Mapping of equine mesenchymal stromal cell surface proteomes for identification of specific markers using proteomics and gene expression analysis: an in vitro cross-sectional study

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Stem cells have great potential for tissue regeneration, but before stem cell populations can be used in the clinic, it is crucial that the stem cells have been definitely characterized by a set of specific markers. Although there have been attempts to identify a set of immunophenotypic markers to characterize equine mesenchymal stromal cells (MSCs), immunophenotyping of equine MSCs is still challenging due to the limited availability of suitable antibodies of high quality and consistent performance across different laboratories. The aim of this study was to evaluate a strategy for mapping the equine MSCs surface proteome by use of biotin-enrichment and mass spectrometry (MS) analysis and mine the proteome for potential equine MSCs surface markers belonging to the cluster of differentiation protein group. Gene expression analysis was used for verification.

Equine MSCs derived from bone marrow (BM) (n = 3) and adipose tissue (AT) (n = 3) were expanded to P3 and either used for (1) cell differentiation into mesodermal lineages (chondrogenic and osteogenic), (2) enrichment of the MSCs surface proteins by biotinylation followed by in-gel digest of the isolated proteins and nanoLC-MS/MS analysis to unravel the enriched cell surface proteome, and (3) RNA isolation and quantitative real-time reverse transcriptase PCR analysis of the CD29, CD44, CD90, CD105, CD166, CD34, CD45, and CD79a gene expression.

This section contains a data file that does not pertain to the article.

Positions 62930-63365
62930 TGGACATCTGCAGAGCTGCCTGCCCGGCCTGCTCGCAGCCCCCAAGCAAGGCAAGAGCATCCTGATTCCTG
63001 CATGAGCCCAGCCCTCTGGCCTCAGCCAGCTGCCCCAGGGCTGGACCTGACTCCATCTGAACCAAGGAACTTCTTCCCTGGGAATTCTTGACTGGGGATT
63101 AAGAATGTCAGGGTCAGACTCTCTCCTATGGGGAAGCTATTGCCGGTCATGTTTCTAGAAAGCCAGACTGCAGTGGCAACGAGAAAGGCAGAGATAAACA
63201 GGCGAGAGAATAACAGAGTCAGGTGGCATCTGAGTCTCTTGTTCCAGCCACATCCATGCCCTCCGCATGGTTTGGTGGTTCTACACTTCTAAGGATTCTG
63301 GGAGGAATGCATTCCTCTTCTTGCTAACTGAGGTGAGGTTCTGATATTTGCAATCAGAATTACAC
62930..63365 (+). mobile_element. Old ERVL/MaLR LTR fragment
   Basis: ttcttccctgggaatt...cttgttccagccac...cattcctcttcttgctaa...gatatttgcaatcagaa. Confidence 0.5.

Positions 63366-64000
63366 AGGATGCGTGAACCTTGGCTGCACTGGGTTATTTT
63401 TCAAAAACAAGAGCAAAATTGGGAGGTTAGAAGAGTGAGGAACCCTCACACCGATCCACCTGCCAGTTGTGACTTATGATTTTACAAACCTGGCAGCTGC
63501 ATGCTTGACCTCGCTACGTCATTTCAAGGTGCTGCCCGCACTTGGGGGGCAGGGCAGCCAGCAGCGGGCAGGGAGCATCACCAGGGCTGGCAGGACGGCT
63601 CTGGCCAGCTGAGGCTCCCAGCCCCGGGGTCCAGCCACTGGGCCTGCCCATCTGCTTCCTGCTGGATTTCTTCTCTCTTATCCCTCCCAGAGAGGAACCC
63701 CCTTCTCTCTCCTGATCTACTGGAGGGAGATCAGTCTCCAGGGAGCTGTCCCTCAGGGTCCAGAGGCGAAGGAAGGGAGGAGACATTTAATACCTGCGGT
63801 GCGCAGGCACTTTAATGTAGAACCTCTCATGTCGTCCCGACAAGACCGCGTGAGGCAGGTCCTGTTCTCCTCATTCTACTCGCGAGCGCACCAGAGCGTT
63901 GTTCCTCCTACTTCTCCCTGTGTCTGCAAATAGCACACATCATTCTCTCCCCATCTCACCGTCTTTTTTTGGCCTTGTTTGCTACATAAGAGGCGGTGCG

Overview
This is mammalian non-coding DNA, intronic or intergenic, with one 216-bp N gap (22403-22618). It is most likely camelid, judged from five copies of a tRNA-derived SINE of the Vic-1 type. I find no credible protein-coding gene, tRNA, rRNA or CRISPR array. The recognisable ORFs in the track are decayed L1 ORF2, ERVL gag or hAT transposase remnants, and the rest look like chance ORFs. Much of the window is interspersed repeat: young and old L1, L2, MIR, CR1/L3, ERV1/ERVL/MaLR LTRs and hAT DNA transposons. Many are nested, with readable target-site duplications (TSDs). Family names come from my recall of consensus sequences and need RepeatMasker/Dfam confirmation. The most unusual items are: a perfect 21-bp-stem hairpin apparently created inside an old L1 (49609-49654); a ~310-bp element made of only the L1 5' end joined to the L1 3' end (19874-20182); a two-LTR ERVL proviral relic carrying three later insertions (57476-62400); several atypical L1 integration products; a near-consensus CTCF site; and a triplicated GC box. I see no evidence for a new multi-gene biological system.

A total of 1239 proteins at 1% FDR were identified by MS analysis of the enriched MSCs surface protein samples. Of these proteins, 939 were identified in all six biological samples. The identified proteins included 19 proteins appointed to the cluster of differentiation classification system as potential cell surface targets. The protein and gene expression pattern was positive for the commonly used positive MSCs markers CD29, CD44, CD90, CD105, and CD166, and lacked the negative MSCs markers CD34, CD45, and CD79a.

The findings of this study show that enrichment of the MSCs surface proteome by biotinylation followed by MS analysis is a valuable alternative to immunophenotyping of surface markers, when suitable antibodies are not available. Further, they support gene expression analysis as a valuable control analysis to verify the data.
Original languageEnglish
Article number288
JournalStem Cell Research & Therapy
Number of pages10
Publication statusPublished - 2018

    Research areas

  • Mesenchymal stromal cells, CD surface markers, Biotinylation, Mass spectrometry, Gene expression, Equine

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